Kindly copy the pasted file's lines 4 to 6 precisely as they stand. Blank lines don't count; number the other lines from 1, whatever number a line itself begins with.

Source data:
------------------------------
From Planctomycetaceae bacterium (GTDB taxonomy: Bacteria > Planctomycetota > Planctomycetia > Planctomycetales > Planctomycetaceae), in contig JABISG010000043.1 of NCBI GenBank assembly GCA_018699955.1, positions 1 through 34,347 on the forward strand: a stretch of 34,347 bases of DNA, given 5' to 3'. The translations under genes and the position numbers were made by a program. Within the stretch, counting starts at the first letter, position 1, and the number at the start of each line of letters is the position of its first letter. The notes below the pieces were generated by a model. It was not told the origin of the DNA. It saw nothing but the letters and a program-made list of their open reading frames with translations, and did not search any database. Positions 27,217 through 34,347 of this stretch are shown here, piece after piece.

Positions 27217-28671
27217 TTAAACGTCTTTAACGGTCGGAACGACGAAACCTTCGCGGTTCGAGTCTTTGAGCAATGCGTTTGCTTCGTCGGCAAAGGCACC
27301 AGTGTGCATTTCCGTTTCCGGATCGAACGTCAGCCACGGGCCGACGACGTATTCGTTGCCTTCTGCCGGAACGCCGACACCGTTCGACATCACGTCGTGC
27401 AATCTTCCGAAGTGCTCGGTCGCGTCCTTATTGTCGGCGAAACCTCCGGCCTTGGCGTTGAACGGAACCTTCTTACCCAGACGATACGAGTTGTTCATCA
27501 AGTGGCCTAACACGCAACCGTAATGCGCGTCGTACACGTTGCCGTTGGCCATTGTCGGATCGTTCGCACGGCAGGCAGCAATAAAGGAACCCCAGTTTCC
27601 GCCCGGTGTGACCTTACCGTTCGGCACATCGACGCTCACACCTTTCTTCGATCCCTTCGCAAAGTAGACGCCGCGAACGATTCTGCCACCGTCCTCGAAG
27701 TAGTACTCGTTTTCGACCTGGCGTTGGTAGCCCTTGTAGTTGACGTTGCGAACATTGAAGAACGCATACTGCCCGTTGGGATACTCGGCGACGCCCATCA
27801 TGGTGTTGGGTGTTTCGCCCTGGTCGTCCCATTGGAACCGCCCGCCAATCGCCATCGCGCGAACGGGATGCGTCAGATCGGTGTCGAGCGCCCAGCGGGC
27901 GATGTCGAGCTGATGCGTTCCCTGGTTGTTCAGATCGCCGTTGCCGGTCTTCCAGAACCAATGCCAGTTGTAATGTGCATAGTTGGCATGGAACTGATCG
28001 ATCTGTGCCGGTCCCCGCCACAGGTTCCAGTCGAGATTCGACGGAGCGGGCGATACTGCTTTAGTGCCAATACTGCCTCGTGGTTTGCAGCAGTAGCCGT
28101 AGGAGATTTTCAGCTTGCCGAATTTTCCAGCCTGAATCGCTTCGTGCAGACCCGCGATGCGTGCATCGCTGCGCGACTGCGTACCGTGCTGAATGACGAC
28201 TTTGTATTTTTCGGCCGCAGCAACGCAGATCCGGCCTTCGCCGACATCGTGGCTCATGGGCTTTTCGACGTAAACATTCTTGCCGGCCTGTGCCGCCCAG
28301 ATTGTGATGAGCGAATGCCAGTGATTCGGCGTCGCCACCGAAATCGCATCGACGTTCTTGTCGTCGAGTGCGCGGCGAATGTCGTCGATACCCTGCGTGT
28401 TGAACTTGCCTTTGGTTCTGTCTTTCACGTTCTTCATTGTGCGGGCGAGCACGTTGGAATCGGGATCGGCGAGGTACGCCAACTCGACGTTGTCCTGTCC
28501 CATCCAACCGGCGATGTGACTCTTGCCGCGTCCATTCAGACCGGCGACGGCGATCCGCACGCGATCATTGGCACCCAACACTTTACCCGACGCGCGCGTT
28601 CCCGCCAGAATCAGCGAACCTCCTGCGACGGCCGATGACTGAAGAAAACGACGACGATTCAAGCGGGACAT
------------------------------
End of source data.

27301 AGTGTGCATTTCCGTTTCCGGATCGAACGTCAGCCACGGGCCGACGACGTATTCGTTGCCTTCTGCCGGAACGCCGACACCGTTCGACATCACGTCGTGC
27401 AATCTTCCGAAGTGCTCGGTCGCGTCCTTATTGTCGGCGAAACCTCCGGCCTTGGCGTTGAACGGAACCTTCTTACCCAGACGATACGAGTTGTTCATCA
27501 AGTGGCCTAACACGCAACCGTAATGCGCGTCGTACACGTTGCCGTTGGCCATTGTCGGATCGTTCGCACGGCAGGCAGCAATAAAGGAACCCCAGTTTCC